Ex-Aussie cricket captain calls for ban on helmets
Former Australian cricket captain Kim Hughes has sensationally called for safety helmets to be banned from junior cricket.
The extraordinary statements came during a commentary stint early in his media career resurrection working for Fox Sports, calling the JLT One Day Cup.
In the 20th over of the match between New South Wales and South Australia at the WACA ground in Perth, Hughes, commentating from the Lillee-Marsh stand end of the ground, said: “If I was coaching youngsters today I’d coach them without helmets because it teaches you the correct footwork.
“It gives them a false sense of security, they just lunge forward.
“And I know you can’t but ... they think they’re safe but they’re not.
“There’s more blokes hit now with helmets than there ever used to be.”
Hughes, who donned the Baggy Green for Australia both as player and captain over a 70-test career, may have landed himself in a whirlwind of controversy four years after the tragic death of Phillip Hughes – who was struck in the head and killed by a bouncer from Sean Abbott in a domestic match between NSW and South Australia, the same teams featuring in today’s one-dayer in Perth at which the colourful ex-captain was commentating.
Sean Abbott was waiting to bat in the NSW sheds at the time of the explosive remarks.
Kim Hughes, who shares a surname with the man whose death sparked rapid redesigns of cricket helmets worldwide, believes Australian children should do away with the protective headgear and risk their lives to improve footwork against potentially deadly deliveries.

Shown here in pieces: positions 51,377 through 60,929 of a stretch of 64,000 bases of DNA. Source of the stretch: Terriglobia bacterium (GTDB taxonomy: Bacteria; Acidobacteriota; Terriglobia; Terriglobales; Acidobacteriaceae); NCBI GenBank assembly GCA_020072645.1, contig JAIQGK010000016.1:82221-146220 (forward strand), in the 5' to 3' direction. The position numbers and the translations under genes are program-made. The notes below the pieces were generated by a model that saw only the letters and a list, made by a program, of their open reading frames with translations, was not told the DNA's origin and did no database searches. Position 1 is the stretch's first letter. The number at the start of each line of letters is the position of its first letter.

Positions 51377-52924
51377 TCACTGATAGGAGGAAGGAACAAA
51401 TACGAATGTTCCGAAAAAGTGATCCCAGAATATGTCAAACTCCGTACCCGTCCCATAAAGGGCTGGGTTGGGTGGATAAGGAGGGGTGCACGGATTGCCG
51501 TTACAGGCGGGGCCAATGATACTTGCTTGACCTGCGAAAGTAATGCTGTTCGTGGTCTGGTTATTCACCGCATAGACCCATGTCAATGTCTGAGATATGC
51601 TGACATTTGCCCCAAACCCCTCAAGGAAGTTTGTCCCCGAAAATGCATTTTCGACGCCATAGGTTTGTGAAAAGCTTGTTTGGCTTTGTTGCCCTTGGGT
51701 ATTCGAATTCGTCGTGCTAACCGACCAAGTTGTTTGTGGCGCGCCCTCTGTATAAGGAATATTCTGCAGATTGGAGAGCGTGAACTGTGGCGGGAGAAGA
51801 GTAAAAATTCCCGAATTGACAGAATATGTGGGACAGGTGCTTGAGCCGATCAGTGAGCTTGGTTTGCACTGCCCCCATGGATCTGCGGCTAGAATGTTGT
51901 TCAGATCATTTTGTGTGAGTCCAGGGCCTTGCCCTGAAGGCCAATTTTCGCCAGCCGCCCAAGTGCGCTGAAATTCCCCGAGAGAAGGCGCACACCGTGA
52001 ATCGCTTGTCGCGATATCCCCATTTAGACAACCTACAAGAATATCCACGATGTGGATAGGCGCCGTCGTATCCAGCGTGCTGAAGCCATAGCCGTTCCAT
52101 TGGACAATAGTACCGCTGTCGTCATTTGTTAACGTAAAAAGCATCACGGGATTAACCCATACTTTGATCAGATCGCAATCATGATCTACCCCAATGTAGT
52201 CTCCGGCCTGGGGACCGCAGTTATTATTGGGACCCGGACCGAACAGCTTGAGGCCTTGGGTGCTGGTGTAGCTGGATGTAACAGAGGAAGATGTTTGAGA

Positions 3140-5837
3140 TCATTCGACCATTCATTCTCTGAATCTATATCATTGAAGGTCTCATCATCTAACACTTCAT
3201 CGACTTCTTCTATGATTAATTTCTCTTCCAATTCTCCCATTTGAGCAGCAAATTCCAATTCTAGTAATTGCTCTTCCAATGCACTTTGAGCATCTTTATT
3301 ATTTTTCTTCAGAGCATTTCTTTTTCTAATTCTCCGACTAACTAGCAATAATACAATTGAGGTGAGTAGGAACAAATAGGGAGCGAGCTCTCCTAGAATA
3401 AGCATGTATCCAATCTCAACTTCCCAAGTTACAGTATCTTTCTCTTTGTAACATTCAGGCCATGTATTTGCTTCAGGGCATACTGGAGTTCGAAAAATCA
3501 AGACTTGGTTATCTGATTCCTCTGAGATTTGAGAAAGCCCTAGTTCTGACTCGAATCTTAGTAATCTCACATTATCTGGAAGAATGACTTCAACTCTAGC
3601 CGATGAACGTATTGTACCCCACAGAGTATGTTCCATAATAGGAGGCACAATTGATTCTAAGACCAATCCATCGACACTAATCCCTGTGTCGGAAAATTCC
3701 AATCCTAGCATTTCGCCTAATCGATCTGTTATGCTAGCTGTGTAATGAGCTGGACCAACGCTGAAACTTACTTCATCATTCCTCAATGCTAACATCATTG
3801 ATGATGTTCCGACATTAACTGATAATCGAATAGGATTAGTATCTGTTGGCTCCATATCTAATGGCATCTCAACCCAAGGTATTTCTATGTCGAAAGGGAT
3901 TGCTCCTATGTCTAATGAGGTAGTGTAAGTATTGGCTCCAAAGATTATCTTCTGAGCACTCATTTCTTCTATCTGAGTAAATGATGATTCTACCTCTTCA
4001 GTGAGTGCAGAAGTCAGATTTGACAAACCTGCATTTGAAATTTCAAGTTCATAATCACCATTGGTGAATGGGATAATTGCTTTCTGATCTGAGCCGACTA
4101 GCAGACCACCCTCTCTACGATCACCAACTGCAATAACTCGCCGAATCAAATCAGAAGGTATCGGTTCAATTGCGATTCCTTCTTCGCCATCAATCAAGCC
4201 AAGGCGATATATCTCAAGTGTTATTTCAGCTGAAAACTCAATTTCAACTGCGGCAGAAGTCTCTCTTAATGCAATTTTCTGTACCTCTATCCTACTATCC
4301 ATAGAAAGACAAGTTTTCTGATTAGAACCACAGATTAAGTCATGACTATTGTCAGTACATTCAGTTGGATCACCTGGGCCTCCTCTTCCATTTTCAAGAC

In 2010, Kim Hughes named West Indian batsman Roy Fredericks being clocked in the head by legendary Australian fast bowler Dennis Lillee while not wearing a helmet as one of his top five WACA moments.
“Roy Fredericks, he was amazing, he got hit in the head by Dennis without a helmet and he didn’t flinch,” Hughes told Fairfax Media.
Despite Hughes naming that moment as among his favourites, the animosity between he and Lillee is now part of cricketing folklore.
When Hughes used to take guard in the practice nets, Lillee usually broke from training tradition and marked out a full run up – a ritual which almost invariably culminated in a short ball barrage aimed at his captain’s head.
It is a war of attrition which talented Australian swing bowler Geoff Lawson still recalls.
“(He) just ran in and bowled lightning at him in the nets and Kim had to go for an X-Ray as I recall, got hit in the forearm the day before the Ashes started,” Lawson said.
In a now famous off-field exchange between Hughes and Australia’s most famous fast bowler, Lillee once unleashed a short-ball blitzkrieg on his captain including one that just missed Hughes’s head.
“Sorry,” said Lillee.
“Oh that’s ok,” Hughes replied, to which Lillee retorted:
“Sorry I didn’t f------ hit you.”